Let’s start, as we must, with taxes. We have all been told that British taxes on everyday American goods like paper, sugar, and tea were bitterly resented by colonists, who refused to pay them. This is an oversimplification and so, inevitably, it’s inaccurate. The issue was more complicated: after the huge expense of fighting the French and Indian War (aka the Seven Years’ War) against France both in Europe and in North America, Britain’s people were taxed to the hilt. They had helped pay for three wars against the Dutch from 1652-1674, as well as several wars with France, including the War of the Spanish Succession (Queen Anne’s War) and King George’s War between 1689 and 1748. By the end of the French and Indian War, Britons living in the British Isles could pay no more without wrecking the economic revolution developing in England at the time (the foundation of modern capitalism).

So the British turned to the Americans for help. The Americans had been the ones clamoring for Britain to put an end to the French and Indian threat on their doorstep, and they had made a lot of money selling supplies at hugely inflated prices to the British Army. Now Britain asked them to help pay up.

Most Americans supported this, with one caveat: they wished that they could have a say in how they were taxed—how much, and on what goods. But since they did not have representatives in Parliament, they could not have a say. American leaders had been petitioning formally and informally for reprentatives to Parliament for years to no avail. So after 1763, when the French and Indian War ended, Britain alone decided the tax rate and the goods to be taxed.

Most Americans would have gone along with this, at least for a while. But the real problem with the new taxation was this: the tax money went, in large part, to pay the salaries of British officials in America. That is, the tax money Americans paid did not a) get directly applied to the war debt; b) did not go to provide any services for Americans, but c) was used to pay the salaries of the royal governors, customs officials, and others.

Think of it this way: today we pay taxes to get services. Our taxes fund social programs like Medicare, Head Start, and others. We may not always like our tax rate, but at least we can say the money is coming back to the people in some important way. But in America in the 1760s, tax money just went to pay politicians. It would be like state taxes going to pay the governor’s salary, the salaries of state representatives, and city mayors, and nothing else—no services.

Worse, in colonial America a large portion of the new taxes went to pay one royal official in particular: the tax collector. So American tax money went to the tax collector who then had every incentive to demand strict enforcement of every tax, and to welcome new taxes.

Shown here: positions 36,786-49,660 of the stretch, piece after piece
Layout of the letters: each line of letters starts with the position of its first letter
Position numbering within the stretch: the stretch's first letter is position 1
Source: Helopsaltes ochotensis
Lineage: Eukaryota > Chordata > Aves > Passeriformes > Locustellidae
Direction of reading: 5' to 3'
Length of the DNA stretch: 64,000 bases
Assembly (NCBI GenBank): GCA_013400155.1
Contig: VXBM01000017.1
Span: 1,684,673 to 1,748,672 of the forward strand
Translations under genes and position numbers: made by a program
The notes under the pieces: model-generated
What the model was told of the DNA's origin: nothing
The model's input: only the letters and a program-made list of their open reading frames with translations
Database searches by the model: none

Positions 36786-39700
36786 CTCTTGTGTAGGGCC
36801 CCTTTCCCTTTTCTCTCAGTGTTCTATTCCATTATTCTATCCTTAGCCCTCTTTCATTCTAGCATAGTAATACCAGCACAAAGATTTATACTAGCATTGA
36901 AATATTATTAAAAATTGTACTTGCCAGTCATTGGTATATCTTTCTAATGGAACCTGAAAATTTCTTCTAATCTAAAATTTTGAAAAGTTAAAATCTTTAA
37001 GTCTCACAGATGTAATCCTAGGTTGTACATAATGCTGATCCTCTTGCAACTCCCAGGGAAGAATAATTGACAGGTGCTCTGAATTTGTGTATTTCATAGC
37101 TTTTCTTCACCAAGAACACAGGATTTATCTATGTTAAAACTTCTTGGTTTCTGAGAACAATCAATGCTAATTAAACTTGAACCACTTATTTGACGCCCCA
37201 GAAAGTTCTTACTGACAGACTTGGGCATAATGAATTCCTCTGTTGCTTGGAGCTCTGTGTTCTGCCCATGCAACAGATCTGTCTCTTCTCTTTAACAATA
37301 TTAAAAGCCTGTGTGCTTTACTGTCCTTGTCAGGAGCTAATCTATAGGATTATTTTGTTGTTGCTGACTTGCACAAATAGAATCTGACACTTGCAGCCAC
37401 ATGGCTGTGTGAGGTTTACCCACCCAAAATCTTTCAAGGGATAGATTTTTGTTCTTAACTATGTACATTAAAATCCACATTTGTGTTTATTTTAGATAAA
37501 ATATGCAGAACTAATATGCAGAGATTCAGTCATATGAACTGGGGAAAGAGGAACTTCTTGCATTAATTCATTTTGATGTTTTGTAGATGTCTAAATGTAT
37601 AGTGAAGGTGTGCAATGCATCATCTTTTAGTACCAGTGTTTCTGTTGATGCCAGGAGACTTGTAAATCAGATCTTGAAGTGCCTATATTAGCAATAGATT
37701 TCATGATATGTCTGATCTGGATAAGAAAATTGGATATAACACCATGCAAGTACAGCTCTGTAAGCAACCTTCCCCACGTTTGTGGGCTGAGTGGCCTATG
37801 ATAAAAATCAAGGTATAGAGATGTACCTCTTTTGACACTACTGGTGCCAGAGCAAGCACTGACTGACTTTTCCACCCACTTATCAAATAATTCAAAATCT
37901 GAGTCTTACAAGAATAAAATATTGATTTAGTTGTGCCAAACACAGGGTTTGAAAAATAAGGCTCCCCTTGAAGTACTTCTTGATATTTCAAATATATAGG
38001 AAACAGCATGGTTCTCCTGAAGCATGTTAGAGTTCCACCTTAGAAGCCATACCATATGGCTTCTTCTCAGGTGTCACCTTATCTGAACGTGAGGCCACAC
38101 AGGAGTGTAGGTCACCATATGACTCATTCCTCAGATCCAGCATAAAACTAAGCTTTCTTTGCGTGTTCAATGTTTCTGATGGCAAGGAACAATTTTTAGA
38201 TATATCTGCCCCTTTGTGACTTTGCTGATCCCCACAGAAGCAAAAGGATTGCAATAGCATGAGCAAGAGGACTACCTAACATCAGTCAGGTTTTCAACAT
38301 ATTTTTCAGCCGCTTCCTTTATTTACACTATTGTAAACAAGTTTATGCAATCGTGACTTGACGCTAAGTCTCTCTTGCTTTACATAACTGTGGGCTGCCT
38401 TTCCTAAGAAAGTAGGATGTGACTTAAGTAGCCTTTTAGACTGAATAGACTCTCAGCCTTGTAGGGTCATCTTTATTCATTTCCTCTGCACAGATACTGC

This was the problem with taxes in post-war America. Americans had no say in how they were taxed, and their money went to enrich the government officials who collected taxes basically as salary.

In Massachusetts, there was a way to fight back. Massachusetts, unlike most of the other English colonies, was founded as an independent colony. It was not under the control of King or Parliament. It elected its own officials, from governor to colonial legislature. In the other colonies, the governor was appointed by the king and and people had no say. This royal governor often appointed members to the colonial legislature. This way, the governor could prevent the legislature from pursuing policies that negatively impacted the crown financially or politically. When Massachusetts was at last brought under direct royal control in 1691, it struck a unique deal: its governor would be appointed by the king, with no input from the people of the colony, but its legislature would remain popularly elected. And in Massachusetts, “popular” had real meaning. Almost every white male was a freeman, with voting rights. Property ownership was not a requirement. So the colony had a truly popular legislature, which took its responsibility of representing the interests of the people seriously. The Massachusetts legislature, called the General Court, would fight the royal governor and tax officials when they attempted to enforce the new tax on tea.

Thus, Massachusetts was particularly able to mount a defense against the post-war taxation, because its legislature actually represented the people. But they were not the only colonies to do so. New York and Pennsylvania launched vigorous anti-tax protests as well, as we’ll see, and criticized Massachusetts for not being radical enough—at least until the night of the Tea Party.

In the next post, we’ll look at the reasons why tea, of all the commodities that were taxed, became the hottest issue, and we’ll explain the customs rules that led Massachusetts men to decide that dumping the tea was necessary.

Next time: why tea?